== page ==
NAIROBI, Kenya — South Sudan moved Friday to shut down its oil production, the latest development in an epic game of double dare that threatens not only South Sudan's economy but also that of its neighbor and antagonist, Sudan, just six months after the world heralded the peaceful split of the old Sudan with fanfare and hurrahs.
If implemented, the shutdown of oil production would deprive the infant South Sudan of virtually its only source of revenue and would bite a major hole in Sudan's budget, already deeply in red after its southern third seceded.
South Sudan had no choice but to act after Sudan "stole" $350 million worth of petroleum over the last three weeks and blocked South Sudan's international buyers from loading their shipments in the Red Sea, said Barnaba Marial Benjamin, South Sudan's minister of information.
"Our oil is no longer safe as it passes through Khartoum," Benjamin said in a phone interview from Juba, South Sudan's capital. Khartoum is the capital of Sudan.
Benjamin said South Sudan planned to sue companies in international court that had bought oil from Sudan. He didn't identify the companies.
Sudan announced in November that it would begin confiscating a portion of South Sudan's oil exports as payment for its use of two pipelines that run through Sudan and meet in Khartoum before continuing to the Red Sea. The pipelines, one of which is nearly 1,000 miles long, are the only way for South Sudan's oil to reach its customers.
Sudan's announcement came after talks led by former South African President Thabo Mbeki failed to bridge the two sides' positions. South Sudan said Sudan's seizure of the oil, which customers already had paid for, was unjustified because South Sudan had continued paying regular transportation and processing fees.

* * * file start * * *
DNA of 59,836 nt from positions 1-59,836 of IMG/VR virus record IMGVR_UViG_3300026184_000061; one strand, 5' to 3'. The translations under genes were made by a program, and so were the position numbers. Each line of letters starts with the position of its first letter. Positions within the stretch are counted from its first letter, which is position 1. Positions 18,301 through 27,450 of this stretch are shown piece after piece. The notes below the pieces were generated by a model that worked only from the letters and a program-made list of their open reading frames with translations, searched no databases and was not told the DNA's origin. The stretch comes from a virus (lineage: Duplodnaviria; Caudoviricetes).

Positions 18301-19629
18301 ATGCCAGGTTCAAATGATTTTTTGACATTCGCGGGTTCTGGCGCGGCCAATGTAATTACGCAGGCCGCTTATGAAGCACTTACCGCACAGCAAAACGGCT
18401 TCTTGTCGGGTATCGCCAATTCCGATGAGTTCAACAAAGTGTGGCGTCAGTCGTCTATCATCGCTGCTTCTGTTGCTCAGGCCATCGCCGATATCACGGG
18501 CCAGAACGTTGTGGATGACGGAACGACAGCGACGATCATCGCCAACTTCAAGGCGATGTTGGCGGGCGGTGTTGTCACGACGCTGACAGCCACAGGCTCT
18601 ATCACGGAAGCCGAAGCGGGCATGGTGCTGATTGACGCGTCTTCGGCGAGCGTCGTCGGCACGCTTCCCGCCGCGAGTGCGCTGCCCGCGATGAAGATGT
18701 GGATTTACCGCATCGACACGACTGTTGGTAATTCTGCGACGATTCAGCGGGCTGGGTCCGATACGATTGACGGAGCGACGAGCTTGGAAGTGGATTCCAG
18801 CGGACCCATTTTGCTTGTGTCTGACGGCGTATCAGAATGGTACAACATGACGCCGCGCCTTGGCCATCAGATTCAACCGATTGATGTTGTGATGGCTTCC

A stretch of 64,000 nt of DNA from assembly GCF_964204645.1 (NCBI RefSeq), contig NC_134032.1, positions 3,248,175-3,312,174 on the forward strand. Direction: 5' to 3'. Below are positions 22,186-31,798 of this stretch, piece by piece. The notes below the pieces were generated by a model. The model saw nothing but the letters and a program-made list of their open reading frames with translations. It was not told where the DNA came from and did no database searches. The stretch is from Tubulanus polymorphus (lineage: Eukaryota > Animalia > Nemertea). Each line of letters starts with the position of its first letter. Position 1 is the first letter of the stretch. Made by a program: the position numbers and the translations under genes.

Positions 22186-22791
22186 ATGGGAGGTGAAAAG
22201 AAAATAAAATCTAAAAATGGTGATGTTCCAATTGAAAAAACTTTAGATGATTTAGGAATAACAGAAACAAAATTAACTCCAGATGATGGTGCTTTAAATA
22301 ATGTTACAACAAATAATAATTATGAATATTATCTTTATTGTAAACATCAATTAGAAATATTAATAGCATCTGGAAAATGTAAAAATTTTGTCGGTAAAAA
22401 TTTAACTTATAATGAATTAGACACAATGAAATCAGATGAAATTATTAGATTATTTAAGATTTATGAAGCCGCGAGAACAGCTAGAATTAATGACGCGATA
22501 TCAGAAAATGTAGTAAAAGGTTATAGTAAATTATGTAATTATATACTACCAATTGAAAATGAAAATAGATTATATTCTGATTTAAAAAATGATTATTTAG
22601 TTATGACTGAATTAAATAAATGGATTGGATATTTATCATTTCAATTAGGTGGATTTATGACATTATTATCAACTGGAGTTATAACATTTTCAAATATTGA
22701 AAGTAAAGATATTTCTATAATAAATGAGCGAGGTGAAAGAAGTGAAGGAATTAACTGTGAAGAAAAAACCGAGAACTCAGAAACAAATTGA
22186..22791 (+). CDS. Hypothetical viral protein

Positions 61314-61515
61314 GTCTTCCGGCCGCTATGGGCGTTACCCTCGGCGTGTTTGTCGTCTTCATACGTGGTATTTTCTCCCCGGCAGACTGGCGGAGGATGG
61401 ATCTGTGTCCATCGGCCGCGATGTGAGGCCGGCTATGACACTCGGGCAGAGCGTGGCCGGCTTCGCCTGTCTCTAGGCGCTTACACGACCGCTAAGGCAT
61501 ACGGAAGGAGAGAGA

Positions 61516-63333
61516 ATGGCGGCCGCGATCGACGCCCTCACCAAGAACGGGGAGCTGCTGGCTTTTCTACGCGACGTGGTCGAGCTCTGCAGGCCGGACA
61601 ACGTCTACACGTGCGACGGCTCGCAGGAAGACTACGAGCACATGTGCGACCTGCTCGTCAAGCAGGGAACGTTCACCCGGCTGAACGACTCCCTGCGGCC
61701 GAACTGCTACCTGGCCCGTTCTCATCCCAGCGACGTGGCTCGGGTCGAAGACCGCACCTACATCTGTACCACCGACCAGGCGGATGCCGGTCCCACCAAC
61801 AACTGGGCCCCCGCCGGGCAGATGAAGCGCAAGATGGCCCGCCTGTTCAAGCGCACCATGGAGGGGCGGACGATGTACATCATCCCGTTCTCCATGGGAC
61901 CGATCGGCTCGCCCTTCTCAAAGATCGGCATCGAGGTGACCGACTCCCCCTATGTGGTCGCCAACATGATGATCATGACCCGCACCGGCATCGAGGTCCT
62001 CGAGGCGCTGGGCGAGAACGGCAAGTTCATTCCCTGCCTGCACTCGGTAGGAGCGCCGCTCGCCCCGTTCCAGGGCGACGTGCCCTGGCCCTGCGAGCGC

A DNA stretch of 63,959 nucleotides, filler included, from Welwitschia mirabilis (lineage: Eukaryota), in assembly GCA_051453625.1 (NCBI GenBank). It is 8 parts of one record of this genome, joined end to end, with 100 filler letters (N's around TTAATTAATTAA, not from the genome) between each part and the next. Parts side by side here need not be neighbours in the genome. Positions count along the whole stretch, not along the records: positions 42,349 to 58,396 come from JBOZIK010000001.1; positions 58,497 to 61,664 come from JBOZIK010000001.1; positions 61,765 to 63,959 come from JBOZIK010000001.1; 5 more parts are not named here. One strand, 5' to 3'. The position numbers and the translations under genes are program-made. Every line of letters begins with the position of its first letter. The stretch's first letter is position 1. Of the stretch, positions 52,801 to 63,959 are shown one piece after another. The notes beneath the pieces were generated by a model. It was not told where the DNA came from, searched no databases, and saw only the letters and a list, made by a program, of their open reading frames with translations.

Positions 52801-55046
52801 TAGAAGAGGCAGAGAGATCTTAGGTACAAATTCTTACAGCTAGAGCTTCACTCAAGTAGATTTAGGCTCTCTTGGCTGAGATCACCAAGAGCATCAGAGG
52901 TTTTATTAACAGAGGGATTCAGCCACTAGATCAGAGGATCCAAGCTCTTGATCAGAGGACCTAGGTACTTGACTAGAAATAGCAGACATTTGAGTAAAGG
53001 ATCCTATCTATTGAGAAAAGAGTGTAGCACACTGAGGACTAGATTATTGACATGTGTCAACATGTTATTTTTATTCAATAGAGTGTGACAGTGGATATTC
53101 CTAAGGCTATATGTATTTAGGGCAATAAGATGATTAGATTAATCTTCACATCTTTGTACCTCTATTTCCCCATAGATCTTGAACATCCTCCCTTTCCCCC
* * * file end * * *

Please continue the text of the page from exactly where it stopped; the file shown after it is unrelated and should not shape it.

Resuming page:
Benjamin said the date of the shutdown was a "technical issue" contingent only on the oil minister making sure that the process limited environmental damage.
Oil experts and diplomats long have warned that stopping the flow through the pipeline could render it unusable in the future, since South Sudan's oil is a particularly dense blend, known as Dar, that would settle and clog the tube. That technical problem also has made it difficult for Sudan to block oil exports without the possibility of destroying its only remaining link to the southern fields, which it still hopes to benefit from.
South Sudan plans to get around this obstacle by flushing the tube with water, said a diplomat familiar with the issue who wasn't authorized to speak on the record.
South Sudan is serious about its decision and doesn't appear to be bluffing, according to the diplomat.
The abrupt turn of events exposes the complicated role that oil plays in Sudanese politics. Oil helped fuel the long civil war, but it also — through a promised revenue-sharing arrangement — provided a strong incentive for peace. Many analysts credited the two sides' oil ties as a major reason that Sudan was able to split without erupting in another bloodbath.
But the diplomatic standoff has turned what many thought would be a win for both countries into a showdown that could push both off an economic cliff, with neither benefiting from oil sales.
Analysts were uncertain that either country would back down, a situation that would have far-reaching and unpredictable consequences.
Outside of oil, South Sudan has almost no economy to speak of, and there's no other revenue stream for the government to tap into. If its coffers dry up, it will struggle to pay for its bloated army of more than 100,000, and it will be unable to make crucial investments in building roads, schools and health networks from scratch.
Sudan, meanwhile, is facing a budget gap of billions of dollars over the next several years.
The two countries have been meeting this week in Addis Ababa, Ethiopia, to try to work out a deal. At the last session, Sudan demanded a $36-per-barrel fee, a charge well above any other precedent set around the world.
The U.S. and other Western nations, which played a significant role in brokering the 2005 peace deal, aren't directly involved in the negotiations.
(Boswell is a McClatchy special correspondent. His reporting is supported in part by a grant from Humanity United, a California-based foundation that focuses on human rights issues.)
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